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The fourth edition of this now standard work on the examination of urine was in the press when the first announcements were made of the new and delicate tests for albumin, and those interested in the subject have looked forward with no little interest to the appearance of this edition. These tests are fully considered in the present edition, and, with perhaps one or two exceptions, have been assigned to what seems to be their proper places. These exceptions are in regard to the picric acid and potassio-mercuric iodide tests, and the test-papers for the detection of albumin. In the case of the potassio-mercuric iodide test we cannot agree with the author that the urine requires no previous acidulation. "In my own experiments," says the author, "I have several times failed with the mercuric iodide when I succeeded both with picric acid and sodium tungstate." It is entirely Probable that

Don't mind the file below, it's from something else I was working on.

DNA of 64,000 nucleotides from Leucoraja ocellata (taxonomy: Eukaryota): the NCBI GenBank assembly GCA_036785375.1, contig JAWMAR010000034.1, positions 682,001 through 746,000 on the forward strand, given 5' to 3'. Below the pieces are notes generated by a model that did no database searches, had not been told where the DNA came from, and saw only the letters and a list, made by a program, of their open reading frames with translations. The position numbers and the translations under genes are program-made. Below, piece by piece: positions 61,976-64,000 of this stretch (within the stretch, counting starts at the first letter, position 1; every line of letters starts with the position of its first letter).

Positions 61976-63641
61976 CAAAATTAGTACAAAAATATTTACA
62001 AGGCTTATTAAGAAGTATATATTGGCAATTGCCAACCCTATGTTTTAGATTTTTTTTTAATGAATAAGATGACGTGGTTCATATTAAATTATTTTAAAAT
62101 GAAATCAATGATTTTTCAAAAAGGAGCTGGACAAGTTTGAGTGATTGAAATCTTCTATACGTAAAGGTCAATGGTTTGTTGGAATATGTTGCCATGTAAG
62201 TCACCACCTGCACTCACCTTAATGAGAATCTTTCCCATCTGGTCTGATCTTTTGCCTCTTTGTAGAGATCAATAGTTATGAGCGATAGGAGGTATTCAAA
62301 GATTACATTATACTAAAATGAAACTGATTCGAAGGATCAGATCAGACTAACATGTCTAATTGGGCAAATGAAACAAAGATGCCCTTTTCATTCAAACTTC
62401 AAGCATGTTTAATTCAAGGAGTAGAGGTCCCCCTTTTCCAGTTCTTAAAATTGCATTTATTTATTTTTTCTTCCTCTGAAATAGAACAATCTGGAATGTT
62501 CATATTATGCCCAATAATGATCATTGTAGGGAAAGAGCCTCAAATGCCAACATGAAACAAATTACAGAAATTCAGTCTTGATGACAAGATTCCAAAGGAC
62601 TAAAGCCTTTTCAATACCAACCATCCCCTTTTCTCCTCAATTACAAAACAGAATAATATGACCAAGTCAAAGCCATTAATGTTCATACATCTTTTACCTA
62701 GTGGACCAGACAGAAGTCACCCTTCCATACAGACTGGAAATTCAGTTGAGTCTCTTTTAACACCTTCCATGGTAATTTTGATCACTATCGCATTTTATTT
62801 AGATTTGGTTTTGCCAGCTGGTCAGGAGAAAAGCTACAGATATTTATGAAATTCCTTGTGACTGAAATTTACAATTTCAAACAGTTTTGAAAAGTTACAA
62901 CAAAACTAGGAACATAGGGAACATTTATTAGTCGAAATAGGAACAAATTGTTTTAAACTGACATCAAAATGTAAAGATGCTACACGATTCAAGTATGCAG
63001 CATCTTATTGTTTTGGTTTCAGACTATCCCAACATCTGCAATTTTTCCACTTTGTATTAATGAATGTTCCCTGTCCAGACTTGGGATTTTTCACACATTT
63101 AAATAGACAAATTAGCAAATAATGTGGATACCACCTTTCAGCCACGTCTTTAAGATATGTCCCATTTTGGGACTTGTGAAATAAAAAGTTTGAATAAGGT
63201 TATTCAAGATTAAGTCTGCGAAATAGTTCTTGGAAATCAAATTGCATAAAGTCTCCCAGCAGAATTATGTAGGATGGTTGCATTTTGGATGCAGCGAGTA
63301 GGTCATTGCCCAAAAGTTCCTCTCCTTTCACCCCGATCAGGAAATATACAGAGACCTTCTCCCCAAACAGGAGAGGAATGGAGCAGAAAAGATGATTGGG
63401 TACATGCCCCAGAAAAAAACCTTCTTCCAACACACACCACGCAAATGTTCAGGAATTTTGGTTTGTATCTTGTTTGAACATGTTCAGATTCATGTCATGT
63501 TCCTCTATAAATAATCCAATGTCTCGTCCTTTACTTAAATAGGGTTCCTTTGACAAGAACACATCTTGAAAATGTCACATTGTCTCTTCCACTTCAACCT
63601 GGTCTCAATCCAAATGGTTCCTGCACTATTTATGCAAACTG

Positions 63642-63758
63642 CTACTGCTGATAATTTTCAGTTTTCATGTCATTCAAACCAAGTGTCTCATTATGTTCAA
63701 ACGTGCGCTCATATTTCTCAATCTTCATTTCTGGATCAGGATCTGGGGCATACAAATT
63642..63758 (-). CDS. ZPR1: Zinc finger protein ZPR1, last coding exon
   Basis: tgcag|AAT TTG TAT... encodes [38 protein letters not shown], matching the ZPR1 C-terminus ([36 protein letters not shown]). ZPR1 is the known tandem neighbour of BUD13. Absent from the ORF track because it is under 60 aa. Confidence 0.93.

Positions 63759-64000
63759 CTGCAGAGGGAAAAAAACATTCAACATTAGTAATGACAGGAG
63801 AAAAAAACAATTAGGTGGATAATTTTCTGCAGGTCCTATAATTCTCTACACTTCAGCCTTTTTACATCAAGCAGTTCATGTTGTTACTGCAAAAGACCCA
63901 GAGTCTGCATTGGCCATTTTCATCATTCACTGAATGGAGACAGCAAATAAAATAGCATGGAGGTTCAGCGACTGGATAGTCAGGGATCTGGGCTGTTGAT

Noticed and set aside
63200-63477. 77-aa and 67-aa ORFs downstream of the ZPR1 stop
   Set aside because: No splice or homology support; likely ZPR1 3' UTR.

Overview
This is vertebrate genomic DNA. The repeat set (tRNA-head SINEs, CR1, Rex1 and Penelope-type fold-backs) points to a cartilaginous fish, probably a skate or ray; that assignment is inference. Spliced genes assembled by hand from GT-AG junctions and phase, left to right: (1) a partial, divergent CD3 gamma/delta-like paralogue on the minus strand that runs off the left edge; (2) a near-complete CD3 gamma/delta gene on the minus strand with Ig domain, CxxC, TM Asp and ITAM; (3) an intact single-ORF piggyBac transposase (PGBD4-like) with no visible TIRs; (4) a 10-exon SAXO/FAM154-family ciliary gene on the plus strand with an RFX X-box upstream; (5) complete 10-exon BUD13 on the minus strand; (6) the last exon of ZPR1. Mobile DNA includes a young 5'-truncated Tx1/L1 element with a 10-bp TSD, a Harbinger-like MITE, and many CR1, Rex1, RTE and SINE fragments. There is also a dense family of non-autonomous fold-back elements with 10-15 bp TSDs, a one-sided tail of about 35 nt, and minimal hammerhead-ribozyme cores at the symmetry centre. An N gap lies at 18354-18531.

A Guide to the Practical Examination of Urine. For the Use of Physicians and Students.. JAMA. 1886;VI(4):111. doi:10.1001/jama.1886.04250010119013